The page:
It comes as no surprise then that according to research, people who are severely ill tend to carry unresolved resentments in their hearts. A person who is angry for a long time and is unwilling to try and forgive may be certain that he is hurting the person who has offended him, but what he fails to realize is that he is the one who is mostly affected by these resentments, as they physically and mentally gnaw at him and damage him the most.
Awareness of the dangers that anger poses has the power to avert the person from it and cause him to hate this terrible trait. In doing so, he will develop a strong desire to remove it from himself and uproot it completely from his behavior patterns. Then, once he attains that desire, he should begin selecting the proper approach with which to handle the various situations that provoke his anger. This will allow him to counteract the reasons for his outbursts, even before they occur.
In order to transform an angry person into a cool and collected individual who handles every situation with the correct balance, one must internalize three principles concerning the various hang-ups and complexes that lead to anger.
1. First, he should reflect upon the principle that “a person cannot stub his finger down here on earth without it being decreed from above.” I cannot receive even the smallest hardship if it isn’t initiated by the heavens—and if so, there’s no point in being angry with the person who upsets me, as he is likened to the “stick” that is being used by the One above in order to hit me with. So is it rational to become angry at a stick? After all, it was decreed that I would endure this hardship. I’m the one who must introspect and figure out for myself what it is that I must correct, so hardships like this one stop happening. And if that’s the case, why should I be angry.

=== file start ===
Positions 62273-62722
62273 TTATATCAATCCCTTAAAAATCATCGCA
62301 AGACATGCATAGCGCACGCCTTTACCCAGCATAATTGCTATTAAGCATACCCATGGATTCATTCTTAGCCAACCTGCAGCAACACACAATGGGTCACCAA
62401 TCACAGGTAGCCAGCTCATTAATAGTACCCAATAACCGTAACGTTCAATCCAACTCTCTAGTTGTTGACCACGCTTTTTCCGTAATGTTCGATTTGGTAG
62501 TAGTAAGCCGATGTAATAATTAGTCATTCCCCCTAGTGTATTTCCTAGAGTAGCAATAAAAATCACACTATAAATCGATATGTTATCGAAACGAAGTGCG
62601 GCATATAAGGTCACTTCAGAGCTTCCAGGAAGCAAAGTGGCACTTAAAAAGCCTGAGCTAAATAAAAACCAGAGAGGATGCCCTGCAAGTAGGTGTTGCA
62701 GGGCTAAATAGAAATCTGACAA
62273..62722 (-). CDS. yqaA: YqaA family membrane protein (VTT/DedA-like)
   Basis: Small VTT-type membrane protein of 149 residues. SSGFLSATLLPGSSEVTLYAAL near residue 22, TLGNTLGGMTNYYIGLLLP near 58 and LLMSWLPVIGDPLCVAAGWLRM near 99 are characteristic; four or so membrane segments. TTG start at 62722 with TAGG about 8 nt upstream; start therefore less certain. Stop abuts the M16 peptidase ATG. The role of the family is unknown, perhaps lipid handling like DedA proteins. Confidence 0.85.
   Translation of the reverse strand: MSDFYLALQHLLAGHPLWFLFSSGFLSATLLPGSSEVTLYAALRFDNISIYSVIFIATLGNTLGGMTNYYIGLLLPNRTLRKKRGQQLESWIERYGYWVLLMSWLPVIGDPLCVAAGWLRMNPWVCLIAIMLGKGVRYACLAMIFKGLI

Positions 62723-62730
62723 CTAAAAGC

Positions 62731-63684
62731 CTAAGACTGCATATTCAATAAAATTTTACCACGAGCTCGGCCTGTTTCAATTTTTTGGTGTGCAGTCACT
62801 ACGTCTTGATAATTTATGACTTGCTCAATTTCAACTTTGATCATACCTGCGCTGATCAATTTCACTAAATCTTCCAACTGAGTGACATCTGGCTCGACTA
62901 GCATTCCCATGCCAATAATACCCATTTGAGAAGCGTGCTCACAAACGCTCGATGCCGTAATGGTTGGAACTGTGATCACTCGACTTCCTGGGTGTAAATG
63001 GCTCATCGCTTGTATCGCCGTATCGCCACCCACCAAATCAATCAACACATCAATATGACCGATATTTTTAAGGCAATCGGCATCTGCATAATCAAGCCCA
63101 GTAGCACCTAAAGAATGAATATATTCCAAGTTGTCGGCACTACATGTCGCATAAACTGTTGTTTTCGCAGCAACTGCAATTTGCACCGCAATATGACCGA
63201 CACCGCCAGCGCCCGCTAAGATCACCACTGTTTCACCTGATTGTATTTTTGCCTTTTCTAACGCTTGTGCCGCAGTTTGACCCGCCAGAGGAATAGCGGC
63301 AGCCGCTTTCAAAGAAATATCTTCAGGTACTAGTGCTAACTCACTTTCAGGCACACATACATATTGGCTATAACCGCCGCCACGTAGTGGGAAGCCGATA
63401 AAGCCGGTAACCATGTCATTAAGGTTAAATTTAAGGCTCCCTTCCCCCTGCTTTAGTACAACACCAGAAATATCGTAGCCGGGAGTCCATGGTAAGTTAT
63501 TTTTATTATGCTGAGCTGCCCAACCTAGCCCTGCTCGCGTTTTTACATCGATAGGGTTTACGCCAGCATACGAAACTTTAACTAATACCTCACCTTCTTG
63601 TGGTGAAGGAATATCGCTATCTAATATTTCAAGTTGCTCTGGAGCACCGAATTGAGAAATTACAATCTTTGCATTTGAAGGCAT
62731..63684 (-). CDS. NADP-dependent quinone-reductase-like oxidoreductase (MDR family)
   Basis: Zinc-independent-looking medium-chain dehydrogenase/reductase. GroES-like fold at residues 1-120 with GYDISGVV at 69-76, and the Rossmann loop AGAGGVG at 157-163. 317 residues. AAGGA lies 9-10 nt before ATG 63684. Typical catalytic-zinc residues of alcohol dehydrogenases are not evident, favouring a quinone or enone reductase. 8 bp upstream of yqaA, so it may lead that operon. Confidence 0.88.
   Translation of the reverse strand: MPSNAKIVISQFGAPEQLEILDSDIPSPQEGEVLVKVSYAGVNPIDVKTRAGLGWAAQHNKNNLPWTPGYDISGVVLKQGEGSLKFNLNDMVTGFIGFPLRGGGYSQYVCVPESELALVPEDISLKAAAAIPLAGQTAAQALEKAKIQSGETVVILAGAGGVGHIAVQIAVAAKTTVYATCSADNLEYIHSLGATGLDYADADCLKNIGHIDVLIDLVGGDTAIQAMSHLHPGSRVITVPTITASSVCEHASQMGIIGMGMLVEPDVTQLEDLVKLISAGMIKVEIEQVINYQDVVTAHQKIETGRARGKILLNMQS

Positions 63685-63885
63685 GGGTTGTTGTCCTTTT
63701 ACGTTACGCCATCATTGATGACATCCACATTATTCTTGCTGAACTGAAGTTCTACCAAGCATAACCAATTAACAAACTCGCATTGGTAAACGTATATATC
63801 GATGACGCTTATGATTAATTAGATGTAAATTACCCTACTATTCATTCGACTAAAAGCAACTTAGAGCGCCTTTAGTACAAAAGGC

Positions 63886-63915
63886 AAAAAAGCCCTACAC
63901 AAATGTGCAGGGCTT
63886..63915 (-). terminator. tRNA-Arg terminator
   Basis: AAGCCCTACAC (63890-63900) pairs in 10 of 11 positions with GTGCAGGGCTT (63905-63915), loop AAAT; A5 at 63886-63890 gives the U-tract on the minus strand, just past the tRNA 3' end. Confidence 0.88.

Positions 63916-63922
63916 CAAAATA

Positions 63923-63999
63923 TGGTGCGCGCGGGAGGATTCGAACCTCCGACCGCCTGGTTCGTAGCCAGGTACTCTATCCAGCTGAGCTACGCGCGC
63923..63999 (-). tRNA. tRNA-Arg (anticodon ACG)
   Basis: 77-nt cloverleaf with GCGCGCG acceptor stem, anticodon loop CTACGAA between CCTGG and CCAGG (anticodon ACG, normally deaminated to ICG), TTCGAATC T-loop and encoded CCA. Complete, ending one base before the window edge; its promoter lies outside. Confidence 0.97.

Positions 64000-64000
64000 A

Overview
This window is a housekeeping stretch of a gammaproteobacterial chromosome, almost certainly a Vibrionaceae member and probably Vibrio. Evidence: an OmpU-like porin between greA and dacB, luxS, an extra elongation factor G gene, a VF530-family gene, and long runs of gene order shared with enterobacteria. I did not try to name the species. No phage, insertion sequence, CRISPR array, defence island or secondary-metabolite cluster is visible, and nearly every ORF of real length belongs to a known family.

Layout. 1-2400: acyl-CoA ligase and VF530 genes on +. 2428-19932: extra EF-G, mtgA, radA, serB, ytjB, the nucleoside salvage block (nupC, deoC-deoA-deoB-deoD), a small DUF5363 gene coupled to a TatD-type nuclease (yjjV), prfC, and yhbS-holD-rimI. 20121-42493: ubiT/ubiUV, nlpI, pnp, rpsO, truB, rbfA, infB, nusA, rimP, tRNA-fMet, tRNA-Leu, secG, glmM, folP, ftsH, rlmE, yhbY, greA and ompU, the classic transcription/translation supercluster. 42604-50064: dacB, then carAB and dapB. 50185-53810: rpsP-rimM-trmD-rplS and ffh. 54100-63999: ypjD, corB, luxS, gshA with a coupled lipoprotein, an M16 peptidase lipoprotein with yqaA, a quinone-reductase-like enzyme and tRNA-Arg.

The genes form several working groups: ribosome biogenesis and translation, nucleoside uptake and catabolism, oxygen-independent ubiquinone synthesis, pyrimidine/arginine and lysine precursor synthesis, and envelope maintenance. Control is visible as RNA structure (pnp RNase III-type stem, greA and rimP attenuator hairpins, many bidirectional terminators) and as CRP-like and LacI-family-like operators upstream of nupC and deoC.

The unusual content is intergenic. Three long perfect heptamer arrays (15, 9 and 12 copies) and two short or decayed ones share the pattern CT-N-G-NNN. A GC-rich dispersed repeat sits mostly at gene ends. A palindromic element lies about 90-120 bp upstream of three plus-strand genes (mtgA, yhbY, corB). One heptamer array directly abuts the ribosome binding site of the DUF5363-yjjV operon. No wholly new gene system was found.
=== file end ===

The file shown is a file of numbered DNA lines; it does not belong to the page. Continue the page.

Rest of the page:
2. Secondly, he must think about the following: What am I, and what is my life? So what if people say things that I don’t like, or fail to fulfill my wishes—who do I think I am, anyway? What gives me the right to think that I deserve honor and glory? What makes me think that I am worthy enough to have all my wishes granted by others? Why does it upset me and hurt my ego when I don’t get my way? Maybe I should consider lowering my pride, and stop expecting and demanding things of others? Then the person should closely examine the following Mishnah:
Know where you came from and where you are going…where have you come from? From a putrid drop. And where are you going? To a place of dust, worms, and maggots.
The more he distances himself from arrogance and from the false notion that people are supposed to do everything he wishes and only say what he likes to hear, the easier it will become for him to avoid anger.